What Is It
Summer is the perfect time to dig in to deep reading. Plato's Collected Dialogues may be a bit much to take on vacation, but there are lots of readable, beach-friendly classics and non-classics to add philosophical depth to your summer reading. Not to mention new and classic fiction books with a philosophical bent. John and Ken share some of the philosophically-minded titles on their reading list and take suggestions from listeners and special guests.
Today, Ken and John draw up a stimulating summer reading list for the minds of the philosophically engaged. They are aided in this task by four guests who each provide suggestions.
Professor Rebecca Newberger Goldstein, author of Thirty-Six Arguments for the Existence of God: A Work of Fiction, joins the conversation. She points Ken and John to Colin McGinn’s meta-philosophical book Problems in Philosophy, which argues that humans do not have the cognitive wherewithal to solve some of the most vexing problems in philosophy, such as consciousness, free will, or the mind-body problem. She also suggests Steven Pinker’s new book, The Better Angels of Our Nature: Why Violence Has Declined, which offers plentiful statistical evidence that despite a deluge of media coverage on violent, hateful, and base occurrences, our time is actually one of the most peaceful in the history of humankind.
Next, Ken and John hear from Stanford University English lecturer and author of Busy Dying: An Autobiographical Novel, Hilton Obenzinger, who recommends Hermann Melville’s timeless masterpiece Moby Dick as a summer read. Ken, John, and Hilton agree that this exquisitely written classic explores the profoundest depths of the self and society and is a must-read for anyone philosophically inclined. John also throws in Chad Harbach’s The Art of Fielding, as something like baseball’s pendant to Moby Dick, which touches on themes explored by Thomas Nagel in his essay “The Absurd”.
Ken and John then speak to callers, amongst whom are Maria from Buenos Aires, who recommends Bernhard Schlink’s deeply existential The Reader, and Bridget who suggests Teju Cole’s post-modernist Open City.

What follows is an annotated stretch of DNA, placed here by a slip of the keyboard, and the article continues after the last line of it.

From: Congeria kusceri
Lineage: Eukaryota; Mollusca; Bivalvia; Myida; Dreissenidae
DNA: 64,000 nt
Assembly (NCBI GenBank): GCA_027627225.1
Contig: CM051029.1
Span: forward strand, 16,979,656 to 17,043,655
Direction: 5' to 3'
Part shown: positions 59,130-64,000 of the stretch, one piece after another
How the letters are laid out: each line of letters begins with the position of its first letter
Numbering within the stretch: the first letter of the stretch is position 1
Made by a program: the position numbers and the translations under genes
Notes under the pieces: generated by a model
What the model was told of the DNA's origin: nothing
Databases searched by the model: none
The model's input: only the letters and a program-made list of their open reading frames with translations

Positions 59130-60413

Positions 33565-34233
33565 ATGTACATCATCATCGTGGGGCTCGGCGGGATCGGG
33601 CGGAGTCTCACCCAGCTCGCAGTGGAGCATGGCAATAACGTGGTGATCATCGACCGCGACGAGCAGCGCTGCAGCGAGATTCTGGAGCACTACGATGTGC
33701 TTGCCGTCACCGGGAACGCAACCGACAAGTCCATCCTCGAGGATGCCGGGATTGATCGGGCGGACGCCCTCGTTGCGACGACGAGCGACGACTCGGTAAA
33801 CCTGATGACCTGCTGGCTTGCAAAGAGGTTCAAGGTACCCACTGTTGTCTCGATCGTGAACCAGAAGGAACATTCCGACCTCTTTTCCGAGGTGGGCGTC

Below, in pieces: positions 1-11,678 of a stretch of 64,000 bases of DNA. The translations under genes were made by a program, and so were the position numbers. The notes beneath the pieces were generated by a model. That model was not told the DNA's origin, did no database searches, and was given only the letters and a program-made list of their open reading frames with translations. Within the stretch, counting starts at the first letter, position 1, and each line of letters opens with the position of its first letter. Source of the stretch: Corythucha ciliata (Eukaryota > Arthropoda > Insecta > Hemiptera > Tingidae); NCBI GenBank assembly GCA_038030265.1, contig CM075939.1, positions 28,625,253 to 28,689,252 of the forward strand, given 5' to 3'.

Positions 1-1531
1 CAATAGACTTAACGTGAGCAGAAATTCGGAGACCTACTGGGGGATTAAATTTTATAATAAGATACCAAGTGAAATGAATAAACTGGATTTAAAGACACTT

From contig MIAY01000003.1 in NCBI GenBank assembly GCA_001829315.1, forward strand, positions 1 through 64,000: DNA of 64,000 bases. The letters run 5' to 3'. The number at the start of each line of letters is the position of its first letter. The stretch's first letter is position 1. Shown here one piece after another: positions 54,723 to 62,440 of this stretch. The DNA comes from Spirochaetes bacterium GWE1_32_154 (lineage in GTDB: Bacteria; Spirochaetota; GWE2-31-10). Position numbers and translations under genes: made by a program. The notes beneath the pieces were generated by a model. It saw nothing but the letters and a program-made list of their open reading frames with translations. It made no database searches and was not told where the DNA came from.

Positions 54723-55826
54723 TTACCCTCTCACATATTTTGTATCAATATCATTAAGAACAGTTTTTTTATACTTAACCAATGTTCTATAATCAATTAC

Tim Pychyl, professor of psychology at Carleton University and author of The Procrastinator’s Digest: A Concise Guide to Solving the Procrastinator’s Puzzle, joins Ken and John and makes his recommendation for our summer reading lists: Alfred Mele’s Backsliding: Understanding Weakness of Will, which explores how free, sane, non-depressed agents perform actions that they believe to be contrary to their best judgment.
Ken and John’s final guest is professor of psychology Alison Gopnik (UC Berkeley), author of The Philosophical Baby: What Children’s Minds Tell Us About Truth, Love, and the Meaning of Life. Her recommendation is Trusting What You’re Told: How Children Learn from Others by Paul Harris, professor at Harvard’s School of Education. This book deals with a question that was already on Descartes’ mind: How can we justify beliefs based on testimony? While we are forced to accept some beliefs based only on the authority of others, Ken and John agree with Descartes that there is a dark side to testimony-based belief.
- Roving Philosophical Report (seek to 1:50): Caitlin Esch hits the beach to see what books sun-worshippers are reading. She finds that these range from do-it-yourself car restoration guides to instalments of the Hunger Games trilogy, and from erotic memoirs to Erik Larson’s portrait of William E. Dodd, America’s first ambassador to Nazi Germany.
- 60-Second Philosopher (seek to 47:32): Ian Schoales laments the crowding out of brick-and-mortar bookstores by predatory e-book sellers like Amazon and bemoans the loss of the days when it was possible to dazzle visitors to your house with impressively stocked bookcases and walls lined with sophisticated movies and CDs.